I'm willing to take a chance at a certain pay level and not at another. And since high tech isn't willing to take a chance on these people, since education isn't willing to hire them either, who will? Go back to Pitts' original employee. Suppose McDonalds goes out of business right now. Who would hire that person and for what job would they be hired? We strongly suspect a very limited skill set. I strongly suspect a person with little if any motivation. If you worked in high tech or was a school administrator, would you hire this person and if so, for what position? Maybe a janitor at a school. But of course, now you're talking about a position in a business that doesn't have to concern itself with trivial things like making a profit and staying in business. Tell me, who will hire that person, if not people like me?

jafs 4 years, 9 months ago

Your post seems not responsive to mine.

If people can't do the job, then you fire them. But, if they can, then they should make enough to live on, in my view, even at very unskilled jobs. Why? Because we want people to be able to support themselves, so that they have decent self-esteem, and so that we don't have to subsidize them through tax funded programs.

The problem of people who are unskilled and unmotivated isn't solved by paying adequate workers wages that are too low.

How would you solve it?

And, I note no response to the dd question. The dd population creates unique challenges, in that there are a number of people who want to work and contribute but are very limited in ability. On the other hand, they're well suited to unskilled jobs, and generally can't work much, otherwise they lose their benefits. So, they're perfect for part time unskilled work.

When doing "piece work", they are sometimes paid less than "normal" folks - there's a calculation - if they do half of the normal amount of work in an hour, they get half of the hourly pay. I'm not really sure how I feel about that - I understand why, but it feels a bit funny to me as well.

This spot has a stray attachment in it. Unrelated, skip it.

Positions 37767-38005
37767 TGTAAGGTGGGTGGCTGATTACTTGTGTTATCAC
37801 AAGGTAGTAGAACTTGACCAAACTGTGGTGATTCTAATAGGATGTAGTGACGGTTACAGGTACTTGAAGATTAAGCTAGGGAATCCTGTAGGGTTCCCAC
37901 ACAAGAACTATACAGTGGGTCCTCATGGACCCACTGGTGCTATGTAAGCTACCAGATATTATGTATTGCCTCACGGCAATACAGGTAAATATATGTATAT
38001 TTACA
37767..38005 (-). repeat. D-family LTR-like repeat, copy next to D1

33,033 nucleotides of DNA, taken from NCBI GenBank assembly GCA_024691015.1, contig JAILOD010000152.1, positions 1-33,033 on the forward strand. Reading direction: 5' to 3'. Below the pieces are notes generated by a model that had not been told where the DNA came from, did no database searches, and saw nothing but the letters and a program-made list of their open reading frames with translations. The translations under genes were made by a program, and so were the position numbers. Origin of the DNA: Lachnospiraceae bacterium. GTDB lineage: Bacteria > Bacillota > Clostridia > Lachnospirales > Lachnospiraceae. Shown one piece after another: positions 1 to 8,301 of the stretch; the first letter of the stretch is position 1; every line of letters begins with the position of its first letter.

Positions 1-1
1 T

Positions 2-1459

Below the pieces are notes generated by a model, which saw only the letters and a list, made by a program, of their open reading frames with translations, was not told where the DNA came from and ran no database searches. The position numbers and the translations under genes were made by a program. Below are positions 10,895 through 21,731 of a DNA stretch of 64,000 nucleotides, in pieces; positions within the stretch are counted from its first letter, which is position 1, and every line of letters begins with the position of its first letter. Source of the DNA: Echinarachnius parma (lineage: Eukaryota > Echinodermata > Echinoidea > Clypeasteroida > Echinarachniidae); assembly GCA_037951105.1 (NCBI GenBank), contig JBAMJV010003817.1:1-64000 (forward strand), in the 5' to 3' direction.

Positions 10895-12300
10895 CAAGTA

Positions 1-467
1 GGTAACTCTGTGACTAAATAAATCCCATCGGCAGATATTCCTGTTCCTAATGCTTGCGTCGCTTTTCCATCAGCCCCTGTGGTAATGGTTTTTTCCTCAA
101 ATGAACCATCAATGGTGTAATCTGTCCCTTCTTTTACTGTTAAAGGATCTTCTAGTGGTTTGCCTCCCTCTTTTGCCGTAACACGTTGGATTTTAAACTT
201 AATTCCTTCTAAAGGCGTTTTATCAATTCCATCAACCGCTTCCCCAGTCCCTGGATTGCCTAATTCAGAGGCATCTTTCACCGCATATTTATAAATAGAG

jhawkinsf 4 years, 9 months ago

You're putting people into two basic categories, those that can do the job and should therefore be paid a certain amount and those who cannot do the job and should be fired. My real world problem is that when someone walks in and applies for the job, I have no idea which category to put them into. Because there's no category of "let's try them out at a lower level and if they work out, then I'll put them into a higher paying category", your proposal is that I assume they can do the job and therefore I need pay them accordingly. Despite the fact that that is often not the case at all. I assume all the risk. All I'm saying is that if you ask me to assume all the risk, don't be surprised if I don't. Again, I'll ask you, if I don't, who will? The high tech industry? Education? The government?

jafs 4 years, 9 months ago

Employers generally make potential employees furnish tons of information, including references before they hire - do you not do that?

If not, then you're denying yourself the basic tools to minimize your risk.

And, you can't blame that on me, or the minimum wage laws.

There's always some risk left, of course, on both sides of the equation, and there's no way to completely eliminate it. But, it sounds from your previous posts that it's clear very quickly to you if/when people can't/won't do the job, so the risk is minimal.

jhawkinsf 4 years, 9 months ago

No I don't do those things. Sorry, Jafs, but you're living in some land of theory and idealism. I live and work in the real world. It's the difference between a college professor teaching a student how to run a business and a real person running a real business. They look nothing alike. It's simply not reasonable to expect me to run a background check including references, previous employers, etc., for a dishwashing job. Teacher -yes. Bus person - no. CEO- yes. Line cook - no. Land of theory - yes. Real world - no.

Just let me expand on that a little more. Wait staff receive tips. Does anyone really believe they claim every penny of that? Frankly, I doubt it, but unless I intrude into their personal finances, I'll never really know. I do know they tip out the bus people. I also know every employee gets a free meal each shift. These are common industry practices. How much does each bus person get? Well, that's up to the wait staff, but I can assure you, it won't be counted when you ask if that person is making a minimum wage or not, the reason being it's done in cash. What's the value of the meal? Well, it depends what they feel like eating that day, I suppose. But it won't be counted either.